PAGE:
distractedblog

Archive for March 2012

Sometimes, people find it hard to believe that my sister and I are from the same family. She has dark hair and eyes, while I have blonde hair and green eyes. I have a loud voice and she tends to be soft spoken. She’s a nurse, and I get squeamish simply from hearing someone describe a wound. I have ADHD; and she has always been very punctual, rational, focused, and organized- that is, until the birth of her children.

Ever since my adorable niece and nephew were born, I’ve noticed a change in my sister. She frequently shows up later than expected to family gatherings. Her home, which was once perfectly clean and organized, now looks like as though it’s been raided by two little monkeys that escaped from the circus (one wearing a pink sparkly dress, the other wearing a blue T-shirt with a fire engine, of course). My phone conversations with her are often abruptly sent off topic.

That’s when I suddenly realized that having ADHD is a lot like being the parent of a toddler in many ways.

  • Your house, desk, etc. is always a mess.
  • You often can’t find objects, even though you swear you know exactly where you left them.
  • It takes you twice as long to get ready in the morning.
  • Despite your best intentions, you frequently arrive late for meetings and appointments.
  • When attempting to have a conversation with someone, you find yourself getting distracted by someone you see running past you.
  • You find that you have to work even harder just to keep up with others.
  • You’re constantly running around and jumping up and down.
  • You have less time to do the things you enjoy.
  • When attempting to do a task; it can take you quite a long time to even get started.
  • You’re surrounded by noise and chaos that you just can’t ignore.
  • Your “to do” list is always longer than than your list of things you’ve accomplished.
  • You’re constantly frazzled and stressed out.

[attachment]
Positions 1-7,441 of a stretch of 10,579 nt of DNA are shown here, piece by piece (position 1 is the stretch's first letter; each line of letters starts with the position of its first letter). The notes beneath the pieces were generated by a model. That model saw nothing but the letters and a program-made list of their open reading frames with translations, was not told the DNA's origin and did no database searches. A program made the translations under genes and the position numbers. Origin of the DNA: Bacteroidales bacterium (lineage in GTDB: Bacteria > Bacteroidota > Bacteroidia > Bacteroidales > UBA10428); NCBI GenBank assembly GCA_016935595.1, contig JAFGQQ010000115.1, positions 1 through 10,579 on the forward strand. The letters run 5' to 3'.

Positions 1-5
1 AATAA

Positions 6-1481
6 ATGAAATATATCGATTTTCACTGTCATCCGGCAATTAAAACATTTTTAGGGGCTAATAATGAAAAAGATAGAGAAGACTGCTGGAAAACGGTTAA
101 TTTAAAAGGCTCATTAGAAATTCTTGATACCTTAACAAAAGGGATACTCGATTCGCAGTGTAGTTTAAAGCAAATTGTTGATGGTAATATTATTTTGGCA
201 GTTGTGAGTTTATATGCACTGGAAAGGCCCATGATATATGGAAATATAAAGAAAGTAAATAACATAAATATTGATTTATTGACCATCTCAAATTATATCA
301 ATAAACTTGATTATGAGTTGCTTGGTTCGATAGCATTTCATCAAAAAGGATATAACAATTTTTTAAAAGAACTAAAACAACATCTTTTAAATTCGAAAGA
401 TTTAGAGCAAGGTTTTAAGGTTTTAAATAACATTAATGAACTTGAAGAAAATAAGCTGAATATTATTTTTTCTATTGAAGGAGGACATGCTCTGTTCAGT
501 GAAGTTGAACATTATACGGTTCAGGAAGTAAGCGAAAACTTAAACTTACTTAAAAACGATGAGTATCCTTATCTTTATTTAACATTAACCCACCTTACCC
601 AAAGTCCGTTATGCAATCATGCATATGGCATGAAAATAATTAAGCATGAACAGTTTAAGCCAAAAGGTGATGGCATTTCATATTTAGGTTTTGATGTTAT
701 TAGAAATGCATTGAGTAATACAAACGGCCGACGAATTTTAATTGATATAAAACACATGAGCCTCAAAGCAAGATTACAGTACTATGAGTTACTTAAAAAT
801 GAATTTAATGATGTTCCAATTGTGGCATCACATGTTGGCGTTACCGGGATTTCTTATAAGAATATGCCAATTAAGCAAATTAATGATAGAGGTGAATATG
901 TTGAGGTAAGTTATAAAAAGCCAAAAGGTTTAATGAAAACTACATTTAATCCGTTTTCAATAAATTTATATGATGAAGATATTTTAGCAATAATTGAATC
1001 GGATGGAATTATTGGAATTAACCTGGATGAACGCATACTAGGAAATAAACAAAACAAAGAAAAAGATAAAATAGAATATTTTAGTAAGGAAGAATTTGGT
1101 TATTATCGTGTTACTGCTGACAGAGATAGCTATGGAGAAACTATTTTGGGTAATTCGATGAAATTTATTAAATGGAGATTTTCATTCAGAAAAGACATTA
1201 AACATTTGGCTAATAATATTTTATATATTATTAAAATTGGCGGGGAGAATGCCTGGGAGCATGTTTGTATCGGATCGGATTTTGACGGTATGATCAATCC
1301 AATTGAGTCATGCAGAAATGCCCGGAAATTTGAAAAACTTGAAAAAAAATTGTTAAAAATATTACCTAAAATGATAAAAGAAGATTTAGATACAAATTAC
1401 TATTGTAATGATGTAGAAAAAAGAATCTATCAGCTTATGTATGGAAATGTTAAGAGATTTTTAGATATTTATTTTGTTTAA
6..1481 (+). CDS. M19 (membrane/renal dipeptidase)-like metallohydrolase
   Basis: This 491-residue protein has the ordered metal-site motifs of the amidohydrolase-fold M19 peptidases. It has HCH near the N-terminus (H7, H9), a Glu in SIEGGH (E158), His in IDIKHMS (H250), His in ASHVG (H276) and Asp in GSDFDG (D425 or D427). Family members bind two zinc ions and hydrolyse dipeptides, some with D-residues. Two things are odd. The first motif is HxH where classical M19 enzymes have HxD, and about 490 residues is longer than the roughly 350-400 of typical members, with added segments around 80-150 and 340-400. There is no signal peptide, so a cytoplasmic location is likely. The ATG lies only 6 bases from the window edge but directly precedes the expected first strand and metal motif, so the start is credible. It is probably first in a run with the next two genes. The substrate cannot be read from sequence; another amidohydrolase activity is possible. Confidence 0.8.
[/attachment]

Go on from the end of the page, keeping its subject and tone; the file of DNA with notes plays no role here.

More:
• At the end of the day, you’re exhausted, even more so than your peers without ADHD/without kids.

 Now, I’m sure many of you are thinking, “Sure, having ADHD can be stressful, just like having small children. But it’s not really like being a parent. You don’t get to have an adorable child to cuddle and play with, and you don’t have the satisfaction and pride when your child gets an A on a test or hits a home run in a Little League game.”  While this is true, ADHD has some perks and benefits as well. For instance, many people with ADHD are very creative and are able to pick up on connections that other people miss. It’s also possible to learn to use your ADHD to your advantage. One famous person who has done so is Jim Carrey. He has been able to channel his hyperactivity into something productive- the ability to make people laugh and to have a successful career as an actor and a comedian. Other people with ADHD can be brilliant writers, artists, musicians, and storytellers because of their vivid imagination. People with ADHD are often highly motivated and driven to success, because of their ability to hyperfocus.

Of course, none of the perks of ADHD can be reaped without first learning to manage the symptoms of the disorder. For some people, this may been taking medication. For others, it may mean therapy or counseling. For others, a combination of both medication and therapy is the best result.

Once you have learned to manage living with ADHD and to use it to your advantage, you will feel a great sense of accomplishment. You could say that your toddler within has grown up to be a mature, self-sufficent adult.

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